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8 OPPORTUNITIeS IN NeUROSCIeNCe fOR fUTURe ARMY APPLICATIONS trol signal monitoring and (possibly) feedback stimulation. There are several challenges for technology develop- (See the discussion of invasive and noninvasive monitoring ment in designing brain–machine interfaces for upper-limb methods in the subsection on signal processing above.) prosthetics using cortical control. One is to design implants Invasive control and feedback methods are most relevant to that ensure longevity of recording, ideally for the lifetime technological aids to recover normal function lost through an of the individual. Current implants typically last only a year accident, disease, or combat, and should, for ethical reasons, or so; however, some implants have lasted for a number remain restricted to such applications, which would include of years. Understanding biocompatibility and durability advanced prosthetic limbs and, perhaps, alternatives to a and other factors that affect the longevity of implants is an limb such as a directly controlled wheelchair or a reaching- important area of research. A second developmental chal- grasping device. In the context of this report, however, the lenge is the integration of electronics with electrodes. Ideally types of external systems to be controlled are not prostheses the substrate of the electrodes should be metal leads on a sili- but the kinds of systems a soldier would normally control con substrate. This type of electrode can easily be integrated by efferent motor responses: a vehicle, a UAV or UGV, or as a single unit with integrated circuit electronics. an information-processing system/subsystem (i.e., a com- A third challenge is to make the electrodes movable—that puter or a microprocessor-based information node). For such is, able to automatically search out cells for optimal record- systems, noninvasive (as opposed to invasive) control and ing and move to new cells when cells are lost. A fourth chal- feedback methods are, for the foreseeable future, the only lenge is the use of local field potentials and spikes to improve practical and ethical options. recording decodes, particularly for determining behavioral The entire field of BMIs is at an early stage of under- states and transitions between them. Fifth, implantable elec - standing. For example, we are just beginning to learn about tronics need to be developed that allow on-board processing the incredible potential offered by the plasticity of even a and decoding of neural signals and wireless transmission of mature adult brain. There is much that will need to be learned the signals to controllers within the prosthetic limb. Finally, from the current and continuing work on invasive methods limb robotic technologies need to be advanced to achieve for prostheses before we can even think about the longer- lightweight limbs that can generate forces similar to those in term challenge of embedding BMIs. natural limbs and with power sources that can last for long periods of time before recharging. Given all of the challenges and the delicate nature of Advanced Upper-Limb Prosthetics direct neural connection technology, it is unlikely that the With improvements in battlefield medicine, many more interfaces could be made battlefield robust in the foreseeable soldiers than in previous wars are now surviving serious future. Invasive technology is currently utilized in medical injury. Many of these injuries involve loss of an upper limb prosthetics, including direct brain connections such as multi- or of multiple limbs. While leg prosthetics have been very channel cochlear implants to replace the sense of hearing. successful, the prosthetics for an upper limb, which has These direct connections are able to capture and generate over 20 degrees of freedom, are a much greater challenge. individual neuronal currents, as well as monitor or induce Current versions of upper limb prosthetics, which use coherent neural activity at much greater signal-to-noise electromyography activity to control the limb, have limited ratio than noninvasive technology. The invasive technologies degrees of freedom, are difficult to control, and are very should therefore be considered the best possible case of both heavy, expensive, and uncomfortable. Indeed, patients often signal detection and interface complexity for what could be abandon these complex prosthetic limbs for simpler and achieved via noninvasive technologies. These medical appli- more rudimentary limbs. cations are therefore important for the Army to monitor as a An exciting long-term goal for Army medical research guide for what may be possible noninvasively. is to develop upper-limb prosthetics that are neurally con- trolled. The two most promising approaches for the limb Other Prosthetics Applications with Relevance to control (efferent) and sensory feedback (afferent) interface Brain–Machine Interfaces with the nervous system are connection to the peripheral nerves or directly to the cerebral cortex. The peripheral nerve In addition to BMI systems to facilitate recovery of approach involves recording signals from the stumps of the motor function, other prosthetic devices are on the horizon. severed nerves to control the prosthetic limb. The cortical These include devices that carry out deep brain stimula- approach requires a direct BMI that records the signals tion to improve cognitive function and arousal state and derived from activity in the motor and sensory-motor areas to treat depression. There has also been work recently on of the cortex involved in forming movement intentions. Both central auditory neural prostheses that stimulate the inferior approaches require not only “reading out” the movement colliculus and visual neural prostheses using stimulation intention (efferent signaling) of the subject but also a means in the retina or lateral geniculate nucleus. In most of these of sensory feedback (afferent signaling), which is essential cases, research has demonstrated the feasibility of devices for dexterous control. either stimulating a given brain region or using information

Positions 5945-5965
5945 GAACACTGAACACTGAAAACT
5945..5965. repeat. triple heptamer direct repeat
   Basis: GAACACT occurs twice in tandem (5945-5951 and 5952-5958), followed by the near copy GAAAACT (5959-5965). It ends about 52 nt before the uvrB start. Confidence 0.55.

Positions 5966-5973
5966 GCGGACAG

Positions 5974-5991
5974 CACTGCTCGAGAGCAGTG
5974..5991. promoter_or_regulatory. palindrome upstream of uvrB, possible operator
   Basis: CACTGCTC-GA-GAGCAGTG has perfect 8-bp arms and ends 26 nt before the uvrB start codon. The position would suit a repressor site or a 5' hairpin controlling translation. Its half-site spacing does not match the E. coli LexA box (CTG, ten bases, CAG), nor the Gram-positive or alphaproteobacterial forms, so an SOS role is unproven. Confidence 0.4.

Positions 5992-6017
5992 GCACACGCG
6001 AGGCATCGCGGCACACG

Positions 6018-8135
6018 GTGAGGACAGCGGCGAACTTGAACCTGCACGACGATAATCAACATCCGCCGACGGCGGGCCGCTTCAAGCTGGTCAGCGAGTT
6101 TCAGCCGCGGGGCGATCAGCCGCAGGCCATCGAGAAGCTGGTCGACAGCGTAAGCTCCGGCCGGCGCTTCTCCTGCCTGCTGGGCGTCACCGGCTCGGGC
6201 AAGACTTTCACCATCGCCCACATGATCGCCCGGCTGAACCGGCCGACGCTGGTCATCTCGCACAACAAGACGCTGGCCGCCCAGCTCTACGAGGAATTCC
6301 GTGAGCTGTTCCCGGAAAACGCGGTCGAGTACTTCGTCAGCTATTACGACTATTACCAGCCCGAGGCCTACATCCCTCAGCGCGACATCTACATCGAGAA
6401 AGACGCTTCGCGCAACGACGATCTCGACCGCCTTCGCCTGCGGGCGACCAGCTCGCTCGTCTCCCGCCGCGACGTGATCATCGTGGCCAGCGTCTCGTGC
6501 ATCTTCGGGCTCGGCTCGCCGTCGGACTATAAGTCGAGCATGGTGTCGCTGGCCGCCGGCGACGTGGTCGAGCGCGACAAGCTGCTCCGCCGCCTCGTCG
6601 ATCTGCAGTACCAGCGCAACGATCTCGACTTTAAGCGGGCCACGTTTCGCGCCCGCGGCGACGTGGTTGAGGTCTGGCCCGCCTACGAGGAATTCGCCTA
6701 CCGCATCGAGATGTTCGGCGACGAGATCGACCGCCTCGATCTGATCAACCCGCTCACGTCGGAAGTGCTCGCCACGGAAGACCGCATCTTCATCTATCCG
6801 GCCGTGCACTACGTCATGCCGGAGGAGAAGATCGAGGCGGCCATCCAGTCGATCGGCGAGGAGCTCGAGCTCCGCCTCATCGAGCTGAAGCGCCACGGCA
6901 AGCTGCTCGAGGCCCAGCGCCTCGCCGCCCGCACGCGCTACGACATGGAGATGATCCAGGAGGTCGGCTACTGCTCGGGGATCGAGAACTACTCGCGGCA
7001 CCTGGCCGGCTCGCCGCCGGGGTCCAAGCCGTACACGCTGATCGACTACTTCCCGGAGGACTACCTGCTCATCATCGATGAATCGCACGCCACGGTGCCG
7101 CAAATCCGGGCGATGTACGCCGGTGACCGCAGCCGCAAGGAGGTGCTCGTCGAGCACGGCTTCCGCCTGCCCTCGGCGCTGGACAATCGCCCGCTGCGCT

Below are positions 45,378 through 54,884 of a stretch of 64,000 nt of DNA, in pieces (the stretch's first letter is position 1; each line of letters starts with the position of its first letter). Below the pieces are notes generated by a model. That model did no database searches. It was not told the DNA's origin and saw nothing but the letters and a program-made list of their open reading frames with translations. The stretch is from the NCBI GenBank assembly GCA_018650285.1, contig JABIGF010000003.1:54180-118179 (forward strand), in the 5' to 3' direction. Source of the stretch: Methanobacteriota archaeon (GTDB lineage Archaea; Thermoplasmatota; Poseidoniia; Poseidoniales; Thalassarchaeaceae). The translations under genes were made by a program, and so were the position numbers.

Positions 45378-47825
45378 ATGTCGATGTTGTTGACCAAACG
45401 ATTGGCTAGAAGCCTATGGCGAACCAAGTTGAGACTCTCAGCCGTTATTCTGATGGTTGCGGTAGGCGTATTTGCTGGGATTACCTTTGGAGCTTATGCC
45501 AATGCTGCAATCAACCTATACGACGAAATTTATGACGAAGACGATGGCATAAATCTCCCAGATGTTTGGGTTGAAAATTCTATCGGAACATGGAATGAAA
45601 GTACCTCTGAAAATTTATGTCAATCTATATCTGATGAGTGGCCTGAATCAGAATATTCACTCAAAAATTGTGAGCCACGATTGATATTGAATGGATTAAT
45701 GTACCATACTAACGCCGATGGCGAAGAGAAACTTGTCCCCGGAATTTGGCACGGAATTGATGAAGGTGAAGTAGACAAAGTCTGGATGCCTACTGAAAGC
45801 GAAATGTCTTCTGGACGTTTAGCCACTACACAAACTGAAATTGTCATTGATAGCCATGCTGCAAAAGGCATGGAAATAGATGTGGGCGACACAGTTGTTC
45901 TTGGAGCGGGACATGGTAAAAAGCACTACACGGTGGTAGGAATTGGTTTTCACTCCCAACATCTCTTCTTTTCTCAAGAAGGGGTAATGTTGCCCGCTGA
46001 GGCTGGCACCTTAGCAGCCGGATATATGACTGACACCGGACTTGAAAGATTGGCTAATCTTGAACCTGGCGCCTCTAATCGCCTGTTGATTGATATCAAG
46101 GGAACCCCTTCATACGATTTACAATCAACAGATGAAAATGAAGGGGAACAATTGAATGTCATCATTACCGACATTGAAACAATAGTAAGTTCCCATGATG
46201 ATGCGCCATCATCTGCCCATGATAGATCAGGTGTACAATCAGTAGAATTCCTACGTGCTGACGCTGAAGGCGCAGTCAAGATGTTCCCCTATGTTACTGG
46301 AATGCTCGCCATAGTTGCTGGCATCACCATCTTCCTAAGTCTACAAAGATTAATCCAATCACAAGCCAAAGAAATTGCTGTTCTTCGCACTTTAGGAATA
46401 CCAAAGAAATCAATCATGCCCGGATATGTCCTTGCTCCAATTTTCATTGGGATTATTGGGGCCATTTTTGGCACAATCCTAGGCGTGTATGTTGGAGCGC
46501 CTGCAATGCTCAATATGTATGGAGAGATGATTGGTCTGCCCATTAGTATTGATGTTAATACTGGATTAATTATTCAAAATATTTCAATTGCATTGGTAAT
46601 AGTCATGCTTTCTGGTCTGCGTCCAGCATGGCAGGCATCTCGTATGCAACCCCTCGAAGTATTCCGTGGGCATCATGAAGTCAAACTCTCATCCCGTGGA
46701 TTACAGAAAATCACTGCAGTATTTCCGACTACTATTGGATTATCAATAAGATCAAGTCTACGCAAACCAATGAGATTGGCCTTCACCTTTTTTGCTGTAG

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8 NeUROSCIeNCe TeCHNOLOGY OPPORTUNITIeS TreNds iN NeuroscieNce TechNoloGy from a particular brain region. A fundamental question must be answered: What are the optimal control strategies that The committee identified several trends in neuroscience allow a prosthetic device to interface in the most efficient and technology that the Army should monitor for application physiologically sound way with its human user? As a simple to its needs. Advances in neuroscience technology and illustration, most deep-brain stimulation to treat Parkinson’s methodology are occurring at an extraordinary rate, and disease is carried out by applying a current once the stimula- extraordinary measures are needed to keep abreast of devel- tor is implanted. Given what we know about neural responses opments in the field. The committee identified trends in six and, in particular, about neurons in the subthalamic nucleus, areas: cognitive psychology and functional imaging, targeted is it possible to design a device for stimulating this brain delivery of neuropharmacological agents for operational— region that does not require the constant input of current? that is, not medically indicated—purposes, multimodal fusion of neural imagery and physiological data, new types scieNTiFic aNd TechNical Barriers To of averaging in fMRI, database aggregation and translation NeuroscieNce TechNoloGies for meta-analyses, and default mode networks. Chapter 2 discussed ethical and legal barriers to neuro- cognitive Psychology and Functional imaging science research and development. There are also scientific and technical barriers to the development of neuroscience Because fMRI has become so widely available, psy- technologies that could be overcome using advances in chologists are able to test cognitive models of the human unrelated fields of science and engineering. Advances in mind against functional data. Traditional cognitive psychol- the miniaturization of electronics and other components, for ogy developed and flourished well before scientists could example, would enable development and deployment of noninvasively image activity in the human brain, and some research-enabling imaging technologies needed to substantiate of them still deny the utility of knowing which areas of the and apply neuroscience hypotheses in the field. Such advances brain are active at particular times. They use the analogy that would also facilitate the design of less bulky and ungainly knowing which parts of a computer are consuming the most BMIs. Add biocompatibility to bulkiness as another barrier energy does not tell you what the software is doing. to the development of neural prostheses. Once this barrier is Be that as it may, fMRI continues to produce consistent overcome, biocompatible devices could serve as alternatives results on psychological fronts that cannot be dismissed, to more invasive monitoring and imaging techniques. and the imaging community is more and more accepting the Data fusion is yet another barrier. Neuroimaging data need for theoretical models of cognition (Owen et al., 2002; collected by various means will not realize their maximum Heuttel et al., 2004) such that the amount of functional data utility until different modalities can be fused. Additionally, available is overwhelming resources that could otherwise even though one may be able to fuse laboratory results, field- be used for experimentation. The Army should monitor the deployed equipment will have its own measurement quirks collaborative progress that is made among neuroscientists that must be taken into account when the task of fusing data for synergies that may reveal possible future opportunities is transferred from the laboratory to the field. for applications. Possibly the greatest challenge for the Army is to ensure that its institutional expertise—in, for example, analysis Targeted delivery of Neuropharmacological agents for modalities and data fusion techniques—resides in individuals operational Purposes of all ages. Overcoming this barrier should be a major goal for the Army. The committee observed that much of the An important technology trend is improvement in the neuroscience expertise in the Army is possessed by late- ability to deliver pharmacologic agents to specific brain career scientists without mid- and early-career backup. This locations in the nervous system in a controlled manner. It is failure to diversify agewise puts the Army at the risk of losing hypothesized that targeted delivery mechanisms will open substantial institutional intellectual equity each time a senior up significant new classes of compounds for use above and neuroscientist retires. In-house expertise is crucial for leading beyond those considered safe for oral ingestion. Research research in Army-specific areas, such as understanding the in this area is of two kinds: (1) the identification of specific amount of effort involved in the measurement of ground- functional targets in the brain and spinal cord and (2) the truth,10 knowing whether it is possible to train up to an arbitrary creation of delivery systems that can place pharmacologic capacity (versus improving a human–machine interface, for agents at these targets. Besides ingestion, there are three example), and recognizing further technology opportunities. routes by which drugs can be delivered to the nervous sys- tem: by injection, inhalation, and topical application. With 10Ground-truth workload is an objective measure of brain activity based all of these routes it is important to know whether the objec- on functional neuroimaging or a corresponding field-deployable biomarker. tive is to enter tissue, which is an aggregation of cells, or to The phrase “ground truth” relates to the fact that most measures of workload enter cells directly. For any intravenously delivered agent, are based on subjective response to questions such as “On a scale of 1 to 10, how busy did you feel?” This objective measure is a goal for the future.